In England we get filtered water out of the taps but in the village it isn’t filtered so they had to use a pump to get water out from deep underground so that they could drink. There was 1 pump in the village so if you lived a long way away from it you had to walk with your tank of water, fill it up and walk back with it full. We had to do that every other day and it was really hard work. Dad carried it there, then we pumped it up which I liked to do even though it was really hard and then Dad would carry it back. Cara came once but she couldn’t lift the pump up and down!

In England we have big schools with lots of different classes but in this Laos village there was 1 class, 1 teacher and 14 children. There were all the village children aged 5-9. There weren’t any books or a computer or anything else schools in England have. There was a blackboard with chalk and a rubber that the teacher used for teaching.

At home we eat lots of food especially potato, pasta and bread but in the Laos village they ate sticky rice, vegetables and pork with almost every meal. When we were there and it was time for our dinner they would bring us 4 pots of sticky rice and 4 bowls of veg and meat. While we ate the ladies who bought us our meals sat there and kept saying “eem” to us (which means “Are you full?” in Laos). After 2 weeks of eating sticky rice and being pestered to eat more we were all looking forward to a western meal in Thakhek. At the last meal, Mum asked if we could eat insects because they kept catching them for eating and we were actually bought a bowl full of them. We all tried one and I liked it so much I went back for more.

Week 2 in Ban Yangkheua – Waterfall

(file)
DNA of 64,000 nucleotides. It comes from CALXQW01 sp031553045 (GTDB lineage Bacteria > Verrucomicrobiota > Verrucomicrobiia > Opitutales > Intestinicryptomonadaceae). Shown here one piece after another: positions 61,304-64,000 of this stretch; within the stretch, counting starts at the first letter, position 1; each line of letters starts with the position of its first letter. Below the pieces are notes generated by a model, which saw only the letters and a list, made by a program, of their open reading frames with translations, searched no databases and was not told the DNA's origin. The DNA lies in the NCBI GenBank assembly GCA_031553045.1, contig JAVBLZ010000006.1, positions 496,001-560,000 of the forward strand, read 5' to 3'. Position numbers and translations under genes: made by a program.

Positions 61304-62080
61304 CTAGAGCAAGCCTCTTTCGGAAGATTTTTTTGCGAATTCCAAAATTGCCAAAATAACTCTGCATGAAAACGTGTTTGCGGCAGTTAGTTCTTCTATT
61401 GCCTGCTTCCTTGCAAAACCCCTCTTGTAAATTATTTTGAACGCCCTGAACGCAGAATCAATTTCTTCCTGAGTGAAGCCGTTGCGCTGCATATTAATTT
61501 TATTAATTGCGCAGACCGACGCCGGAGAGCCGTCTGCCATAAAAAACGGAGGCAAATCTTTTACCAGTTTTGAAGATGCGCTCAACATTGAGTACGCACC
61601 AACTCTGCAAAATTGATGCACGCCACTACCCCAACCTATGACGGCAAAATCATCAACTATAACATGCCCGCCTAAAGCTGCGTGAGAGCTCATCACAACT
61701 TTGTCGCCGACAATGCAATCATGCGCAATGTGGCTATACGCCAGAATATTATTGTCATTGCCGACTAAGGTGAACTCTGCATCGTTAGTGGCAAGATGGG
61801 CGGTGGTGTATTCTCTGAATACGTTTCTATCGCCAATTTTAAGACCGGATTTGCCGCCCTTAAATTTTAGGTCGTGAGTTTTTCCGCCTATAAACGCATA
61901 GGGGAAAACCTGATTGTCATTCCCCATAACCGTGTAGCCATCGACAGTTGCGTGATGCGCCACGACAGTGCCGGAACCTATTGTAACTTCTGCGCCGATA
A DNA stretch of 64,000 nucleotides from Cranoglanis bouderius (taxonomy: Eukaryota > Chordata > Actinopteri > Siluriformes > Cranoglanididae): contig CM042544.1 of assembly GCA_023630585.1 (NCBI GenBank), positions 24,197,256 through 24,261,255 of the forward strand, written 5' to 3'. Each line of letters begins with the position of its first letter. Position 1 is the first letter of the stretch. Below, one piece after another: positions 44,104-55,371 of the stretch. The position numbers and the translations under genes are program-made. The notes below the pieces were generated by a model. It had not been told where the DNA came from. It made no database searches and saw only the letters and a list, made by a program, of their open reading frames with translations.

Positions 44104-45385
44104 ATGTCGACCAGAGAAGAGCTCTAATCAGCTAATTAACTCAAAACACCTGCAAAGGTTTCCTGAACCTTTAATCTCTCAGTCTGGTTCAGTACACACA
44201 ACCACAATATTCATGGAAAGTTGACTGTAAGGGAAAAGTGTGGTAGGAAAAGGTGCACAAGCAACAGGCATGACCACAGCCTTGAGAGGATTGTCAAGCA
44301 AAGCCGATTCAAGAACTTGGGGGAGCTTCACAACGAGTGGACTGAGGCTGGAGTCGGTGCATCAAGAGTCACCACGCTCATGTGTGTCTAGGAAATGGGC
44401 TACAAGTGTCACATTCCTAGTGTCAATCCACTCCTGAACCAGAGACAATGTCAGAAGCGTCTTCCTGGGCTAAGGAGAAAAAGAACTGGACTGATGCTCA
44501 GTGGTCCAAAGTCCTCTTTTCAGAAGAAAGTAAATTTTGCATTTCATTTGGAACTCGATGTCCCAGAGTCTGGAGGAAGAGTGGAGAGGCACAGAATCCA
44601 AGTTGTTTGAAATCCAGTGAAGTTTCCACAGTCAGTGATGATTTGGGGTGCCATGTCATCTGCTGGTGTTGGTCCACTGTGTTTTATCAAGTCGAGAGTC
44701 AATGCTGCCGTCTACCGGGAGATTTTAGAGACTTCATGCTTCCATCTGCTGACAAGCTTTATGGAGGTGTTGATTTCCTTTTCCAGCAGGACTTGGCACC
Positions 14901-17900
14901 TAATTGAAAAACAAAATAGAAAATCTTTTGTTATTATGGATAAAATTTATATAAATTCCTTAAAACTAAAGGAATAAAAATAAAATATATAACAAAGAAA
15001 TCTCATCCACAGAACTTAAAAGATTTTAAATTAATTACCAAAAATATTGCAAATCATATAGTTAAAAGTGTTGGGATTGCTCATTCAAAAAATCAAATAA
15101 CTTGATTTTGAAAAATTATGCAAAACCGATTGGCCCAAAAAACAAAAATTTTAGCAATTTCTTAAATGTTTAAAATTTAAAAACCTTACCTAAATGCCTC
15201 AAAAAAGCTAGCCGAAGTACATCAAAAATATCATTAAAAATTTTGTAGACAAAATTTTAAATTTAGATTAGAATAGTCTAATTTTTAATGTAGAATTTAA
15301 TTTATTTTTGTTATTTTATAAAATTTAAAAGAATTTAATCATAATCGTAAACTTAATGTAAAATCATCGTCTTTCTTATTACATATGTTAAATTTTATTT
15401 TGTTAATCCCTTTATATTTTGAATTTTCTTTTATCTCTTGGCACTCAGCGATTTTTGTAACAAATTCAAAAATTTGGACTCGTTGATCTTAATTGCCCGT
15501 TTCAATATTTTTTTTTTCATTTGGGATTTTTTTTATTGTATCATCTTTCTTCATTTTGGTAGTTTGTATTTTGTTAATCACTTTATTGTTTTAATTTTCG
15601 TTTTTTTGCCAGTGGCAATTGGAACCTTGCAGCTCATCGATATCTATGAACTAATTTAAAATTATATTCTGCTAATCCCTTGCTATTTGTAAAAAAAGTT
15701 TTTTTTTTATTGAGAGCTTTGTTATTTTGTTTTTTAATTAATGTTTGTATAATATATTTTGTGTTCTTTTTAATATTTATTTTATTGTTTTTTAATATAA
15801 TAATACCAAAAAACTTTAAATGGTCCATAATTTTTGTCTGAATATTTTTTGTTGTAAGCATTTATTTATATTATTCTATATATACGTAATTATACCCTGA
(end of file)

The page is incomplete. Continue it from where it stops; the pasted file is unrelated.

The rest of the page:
On the second Saturday, we went to a nearby waterfall. We were meant to leave at 9:00 but I didn’t want to go so Mum and Dad had to persuade me to come. In the end we left at 9:30. We would be walking there and getting a boat along the Nam Leuk river back. After we set out, we headed north along a small dirt track into the middle of nowhere. We walked for what felt like ages until eventually we came to the waterfall that we had been to the day before. after this we would have another hour’s walk ahead of us.

We went on again but we soon came to a junction and Mum, Cara and Piran went left and Dad and I went right. After we walked 10 steps the path met and we carried on walking. After 5 minutes we came to a different part of the Nam Leuk river this one a lot shallower than the part outside the Homestay. We walked along its edge until we came to a part where we couldn’t get over. The river was over the path and we couldn’t go round because there was a big rock. Me and Dad tried to climb over the rock but there was no way down so we all walked through the water.